Many asthmatic children are exposed to secondhand tobacco smoke and suffer health problems because of it, a new study shows.
"National asthma guidelines have advised avoidance of environmental tobacco smoke for patients with asthma for decades, but it is unclear to what degree these recommendations are being followed and what the impact of exposure has been in an era of increased awareness of the effects of environmental tobacco smoke exposure," study author Dr Lara Akinbami, medical officer at the National Center for Health Statistics of the Centers for Disease Control and Prevention, said in an American Academy of Pediatrics news release.
How the study was done
The researchers analysed data from the National Health and Nutrition Examination Survey from 2003 to 2010 for 972 children aged six to 19 with asthma. The results showed that 53% of the children were exposed to secondhand tobacco smoke.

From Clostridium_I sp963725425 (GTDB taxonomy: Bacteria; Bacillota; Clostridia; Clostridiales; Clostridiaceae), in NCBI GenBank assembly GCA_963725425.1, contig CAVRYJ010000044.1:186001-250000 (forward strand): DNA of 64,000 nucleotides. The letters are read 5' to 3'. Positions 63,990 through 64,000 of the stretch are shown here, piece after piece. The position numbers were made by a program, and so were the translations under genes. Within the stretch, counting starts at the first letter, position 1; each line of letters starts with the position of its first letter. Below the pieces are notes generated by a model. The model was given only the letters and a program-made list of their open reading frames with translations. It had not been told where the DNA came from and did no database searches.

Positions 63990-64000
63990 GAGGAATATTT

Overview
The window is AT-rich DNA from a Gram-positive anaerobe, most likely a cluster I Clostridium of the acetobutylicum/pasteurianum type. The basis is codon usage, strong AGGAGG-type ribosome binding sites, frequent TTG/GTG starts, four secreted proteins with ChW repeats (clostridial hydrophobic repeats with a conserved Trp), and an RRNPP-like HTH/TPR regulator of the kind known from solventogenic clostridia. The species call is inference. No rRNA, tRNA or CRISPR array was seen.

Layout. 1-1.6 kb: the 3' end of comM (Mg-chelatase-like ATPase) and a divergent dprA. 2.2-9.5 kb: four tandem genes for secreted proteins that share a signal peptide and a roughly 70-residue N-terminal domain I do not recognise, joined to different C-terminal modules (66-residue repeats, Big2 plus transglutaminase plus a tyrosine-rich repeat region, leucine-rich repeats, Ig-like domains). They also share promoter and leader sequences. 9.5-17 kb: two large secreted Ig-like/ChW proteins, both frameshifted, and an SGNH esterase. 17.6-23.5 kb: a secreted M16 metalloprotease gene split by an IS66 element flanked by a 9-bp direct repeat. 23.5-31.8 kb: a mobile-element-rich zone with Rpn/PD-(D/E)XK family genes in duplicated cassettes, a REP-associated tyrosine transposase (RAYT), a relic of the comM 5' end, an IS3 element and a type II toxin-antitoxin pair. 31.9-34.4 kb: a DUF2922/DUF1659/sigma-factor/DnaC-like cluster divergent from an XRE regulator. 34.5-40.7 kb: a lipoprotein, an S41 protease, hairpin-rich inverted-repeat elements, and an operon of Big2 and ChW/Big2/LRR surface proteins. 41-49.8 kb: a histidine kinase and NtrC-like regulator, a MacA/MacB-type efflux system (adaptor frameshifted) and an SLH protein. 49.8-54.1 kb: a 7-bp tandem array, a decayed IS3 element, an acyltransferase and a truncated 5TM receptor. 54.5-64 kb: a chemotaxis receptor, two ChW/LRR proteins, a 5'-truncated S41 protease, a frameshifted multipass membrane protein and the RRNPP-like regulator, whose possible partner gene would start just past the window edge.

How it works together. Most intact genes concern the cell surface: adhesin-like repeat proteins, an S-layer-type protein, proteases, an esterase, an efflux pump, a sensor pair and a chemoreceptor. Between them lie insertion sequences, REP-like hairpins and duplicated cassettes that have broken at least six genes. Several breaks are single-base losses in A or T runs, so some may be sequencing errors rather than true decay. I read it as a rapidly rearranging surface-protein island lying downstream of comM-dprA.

After adjusting for differences in age, sex, race and poverty status, the researchers found that exposure to secondhand smoke was associated with an increased risk of having three or more visits to a doctor or emergency room due to wheezing in the past year; sleep disturbed by wheezing one or more nights a week; and exercise limitations because of wheezing.
There was no significant association between secondhand-smoke exposure and missing school or work because of wheezing or wheezing during exercise.
Exposure needs to be limited
"Although this advice is certainly not new, discussing avoidance of environmental tobacco smoke with asthma patients remains critical," Akinbami said. "New tools are needed to help families achieve the goal of reducing exposure, both inside the home and in other environments."
Data and conclusions presented at medical meetings should be considered preliminary until published in a peer-reviewed medical journal.
How smoking affects others
The American Academy of Otolaryngology -- Head and Neck Surgery has more about secondhand smoke and children.
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